Brief notes about energy stories in the news.

  • Flywheel energy storage company Beacon Power has filed for bankruptcy. News stories have highlighted the point that Beacon was a recipient of federal energy technology loan guarantees, which will give an additional boost to Solyndra critics, but I predict the apparent lack of high-level political involvement will prevent Beacon from turning into a second scandal. I hope the problem wasn’t skepticism about the value of their flywheel patents.
  • In Boulder, Colorado, citizens are contemplating creation of a municipal power utility to displace Xcel in the city. Xcel’s problem is, apparently, not moving fast enough on renewable power and other environmental issues for some residents of the famously eco-aware college town. Boulder’s problem may be that their affinity for renewable power has heretofore been subsidized by less-enthusiastic Xcel customers elsewhere in the state.
  • Cheniere Energy, owner of an expensive and not too useful facility to import LNG into the gas saturated U.S. market (the modern natural gas equivalent of “carrying coal to Newcastle“) has entered into a long-term contract to export LNG, a seemingly more sensible goal at the moment. More sensible because currently world LNG prices are much higher than U.S. domestic gas prices, but I wonder whether that price difference will persist long enough to justify the time and expense of retooling the import facility?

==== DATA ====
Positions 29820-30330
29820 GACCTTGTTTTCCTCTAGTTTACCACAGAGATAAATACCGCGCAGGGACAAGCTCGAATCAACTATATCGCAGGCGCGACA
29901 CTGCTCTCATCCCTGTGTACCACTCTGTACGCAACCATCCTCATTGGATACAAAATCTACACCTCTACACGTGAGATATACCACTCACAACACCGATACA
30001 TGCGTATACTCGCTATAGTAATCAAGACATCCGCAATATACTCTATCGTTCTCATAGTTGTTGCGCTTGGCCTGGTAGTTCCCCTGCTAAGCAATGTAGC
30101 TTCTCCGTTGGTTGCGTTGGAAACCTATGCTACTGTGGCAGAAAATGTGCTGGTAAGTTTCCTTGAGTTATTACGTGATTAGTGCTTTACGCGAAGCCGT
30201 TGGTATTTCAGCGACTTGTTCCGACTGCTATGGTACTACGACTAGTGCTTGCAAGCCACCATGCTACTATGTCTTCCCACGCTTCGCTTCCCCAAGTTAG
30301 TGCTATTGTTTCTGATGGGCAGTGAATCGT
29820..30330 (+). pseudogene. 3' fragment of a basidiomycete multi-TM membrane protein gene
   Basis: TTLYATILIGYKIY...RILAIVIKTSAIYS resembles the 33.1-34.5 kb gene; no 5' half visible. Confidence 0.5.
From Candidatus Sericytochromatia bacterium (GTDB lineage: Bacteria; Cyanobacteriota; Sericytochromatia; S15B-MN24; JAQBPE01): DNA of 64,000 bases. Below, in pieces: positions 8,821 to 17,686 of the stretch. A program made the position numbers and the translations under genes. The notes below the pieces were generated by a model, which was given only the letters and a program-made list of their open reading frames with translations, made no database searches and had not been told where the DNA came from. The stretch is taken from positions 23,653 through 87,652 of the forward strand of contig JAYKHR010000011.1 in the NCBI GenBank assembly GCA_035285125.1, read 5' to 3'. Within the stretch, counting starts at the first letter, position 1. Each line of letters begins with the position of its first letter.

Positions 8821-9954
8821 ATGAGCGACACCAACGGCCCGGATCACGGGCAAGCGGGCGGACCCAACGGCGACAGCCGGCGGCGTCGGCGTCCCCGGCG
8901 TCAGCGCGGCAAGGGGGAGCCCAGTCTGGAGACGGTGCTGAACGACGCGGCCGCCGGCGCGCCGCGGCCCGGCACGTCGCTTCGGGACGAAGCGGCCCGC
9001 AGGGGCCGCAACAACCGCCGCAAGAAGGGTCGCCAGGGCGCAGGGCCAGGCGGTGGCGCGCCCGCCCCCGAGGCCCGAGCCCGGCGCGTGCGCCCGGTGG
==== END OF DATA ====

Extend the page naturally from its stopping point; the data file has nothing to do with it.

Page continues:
• In a related matter, Daniel Yergin sums up some changes in the world energy market for the folks that read the Washington Post. Readers here should be familiar with the pieces of his story: Improving drilling technologies and better data analysis have conspired to yield increasing oil production in Alberta, oil production growth in Texas and a real boom in North Dakota, and significant off-shore oil discoveries off of Brazil.
  • The wind power lobby is becoming concerned about the the forthcoming 12-31-2012 apocalypse (i.e., expiration of the production tax credit for new wind power projects), especially in a political environment in which some politicians are willing to pull the plug on all energy subsidies. Maybe it is just the issues that the reporter focuses on, but all of the wind lobby arguments in favor of the subsidy sound like no more than the obvious claim that the industry would grow more with the subsidy than without it. Of course existing projects with a PTC would continue to enjoy the subsidy for their first 10 years of operation, and the growing wind-on-wind competition in some of the better wind resource locations may tip existing wind project owners toward not being in favor of continued subsidies for new competitors.